Stop me if you think you've seen this play before.

The B.C. Teachers' Federation and the B.C. government sit down to negotiate a contract. The two sides are miles apart on demands.

Negotiations go nowhere and after a contentious period of sniping at each other in the media, job action ensues.

Then after a short period of school disruptions, teachers agree to a deal or, more often, have a contract imposed on them through legislation.

It's a textbook example of a dysfunctional bargaining relationship that neither side seems willing or able to fix.

Sadly, it has also been the script for teacher–government relations in B.C. ever since teachers got the right to strike and full collective bargaining in 1987.

So it's not surprising that the current Liberal government thought it was following the same script when this round of contract talks began last year.

Except the dynamics have changed.

Sure, the rhetoric sounds the same, and the players have all played their roles as expected.

The government accuses the teachers of being out of touch and the BCTF accuses the government of shortchanging students and not bargaining in good faith.

But the motivation behind the job action that is being taken by teachers this time is different.

Court battles galvanize teachers' resolve

Peter Fassbender

B.C. Education Minister Peter Fassbender says he's very disappointed by the teachers' decision to strike. (CBC)

Yes, they want wage and benefit increases, roughly 20 per cent over four years according to government.

And, as is often the case, the amount is out of line with what many taxpayers would consider reasonable, given today's economy and compared to agreements with other public sector workers that have already been made.

But a decade of court battles over government stripping away their right to bargain on issues of class size and composition — which teachers have won every time — has galvanized teachers' resolve. 

It was just this past January that the B.C. Supreme Court ruled that not only had government violated teachers’ constitutional rights in removing this aspect of bargaining, but had repeated that violation when it imposed new legislation meant to fix the original law.

So with all that top of mind, at this point, wages and salary demands are taking a backseat to the desire for changes in the classroom.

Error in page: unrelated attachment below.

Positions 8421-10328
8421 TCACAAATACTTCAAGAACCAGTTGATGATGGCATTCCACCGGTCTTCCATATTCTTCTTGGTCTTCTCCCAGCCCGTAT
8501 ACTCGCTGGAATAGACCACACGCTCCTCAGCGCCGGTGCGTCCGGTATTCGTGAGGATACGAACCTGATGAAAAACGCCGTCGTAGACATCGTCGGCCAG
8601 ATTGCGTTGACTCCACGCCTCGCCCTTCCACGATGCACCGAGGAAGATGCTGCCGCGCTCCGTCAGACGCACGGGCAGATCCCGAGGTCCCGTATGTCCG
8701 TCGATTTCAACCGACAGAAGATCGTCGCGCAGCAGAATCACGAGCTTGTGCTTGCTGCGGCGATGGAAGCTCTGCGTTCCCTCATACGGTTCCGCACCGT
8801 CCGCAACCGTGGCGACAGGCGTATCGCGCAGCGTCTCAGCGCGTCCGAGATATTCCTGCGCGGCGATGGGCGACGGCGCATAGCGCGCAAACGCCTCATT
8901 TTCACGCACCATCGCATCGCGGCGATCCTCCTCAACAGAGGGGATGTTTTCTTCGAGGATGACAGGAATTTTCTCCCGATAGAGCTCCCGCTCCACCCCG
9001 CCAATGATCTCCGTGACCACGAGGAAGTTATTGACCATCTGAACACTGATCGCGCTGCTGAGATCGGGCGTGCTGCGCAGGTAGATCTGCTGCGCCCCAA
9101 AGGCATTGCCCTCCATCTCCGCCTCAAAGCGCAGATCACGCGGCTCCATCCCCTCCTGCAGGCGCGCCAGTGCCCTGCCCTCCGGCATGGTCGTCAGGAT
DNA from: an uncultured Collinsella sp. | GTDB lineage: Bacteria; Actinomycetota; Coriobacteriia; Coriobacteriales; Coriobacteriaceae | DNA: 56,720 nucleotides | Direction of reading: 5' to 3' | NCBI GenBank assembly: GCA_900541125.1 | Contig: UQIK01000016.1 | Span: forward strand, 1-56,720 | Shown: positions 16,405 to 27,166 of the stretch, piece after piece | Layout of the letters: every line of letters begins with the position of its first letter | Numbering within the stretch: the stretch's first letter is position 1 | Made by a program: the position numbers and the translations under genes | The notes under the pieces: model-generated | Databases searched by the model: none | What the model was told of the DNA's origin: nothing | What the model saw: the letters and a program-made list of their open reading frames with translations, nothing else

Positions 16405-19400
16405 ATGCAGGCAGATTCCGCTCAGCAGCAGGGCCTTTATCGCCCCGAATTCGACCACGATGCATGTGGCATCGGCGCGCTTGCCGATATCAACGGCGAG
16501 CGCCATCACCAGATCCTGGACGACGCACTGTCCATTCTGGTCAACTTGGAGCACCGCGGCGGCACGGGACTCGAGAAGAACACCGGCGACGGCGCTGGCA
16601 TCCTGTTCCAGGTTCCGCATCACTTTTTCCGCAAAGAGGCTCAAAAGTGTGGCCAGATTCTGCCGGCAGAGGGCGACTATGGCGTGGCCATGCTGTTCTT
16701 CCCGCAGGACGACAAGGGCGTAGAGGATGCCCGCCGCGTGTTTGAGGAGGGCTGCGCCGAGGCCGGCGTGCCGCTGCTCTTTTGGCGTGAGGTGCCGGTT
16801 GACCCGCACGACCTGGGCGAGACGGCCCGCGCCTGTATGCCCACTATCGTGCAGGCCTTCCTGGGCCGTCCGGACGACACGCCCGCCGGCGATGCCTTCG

The teachers want smaller classes and firm rules around how many special needs students can be in a single class before the school has to provide extra teachers and supports.

They also want government and the public to recognize that per-student funding has fallen behind most of the other provinces.

According to Statistics Canada, B.C. spends just under $12,000 per student per year, the second lowest in Canada.

And there is the sticking point.

Teachers want classroom concerns resolved

Jim Iker

BCTF President Jim Iker says their hope the government would start negotiating in good faith has faded. (CBC)

In past disputes, the BCTF has talked about these issues, but in the end the lure of more money for individual teachers— and in 2006, a $3700 signing bonus — forced the union to accept a deal without resolving those classroom concerns.

That's what the government obviously thought would happen again this time when it revealed its $1,200 signing bonus offer last week.

But it was not to be. At this point, teachers are taking a stand on principle — or at least that is what they say. Holding out not only for more money, but for those classroom changes as well.

All of this spells bad news for anyone hoping for a speedy resolution to this dispute.

Not only are the teachers' demands around classroom conditions expensive for taxpayers, but they also hit at the heart of an ideological dispute that's kept these two sides apart for decades.

That is, the question of who should control B.C.'s education system — the 41,000 or so teachers running it, or the government elected by those paying for it?

It's a question that both sides have shown can't be negotiated and that the courts have ruled can't be legislated either.

So as long as this fundamental argument remains the sticking point, students and parents should brace themselves to remain in the middle of a lengthy fight.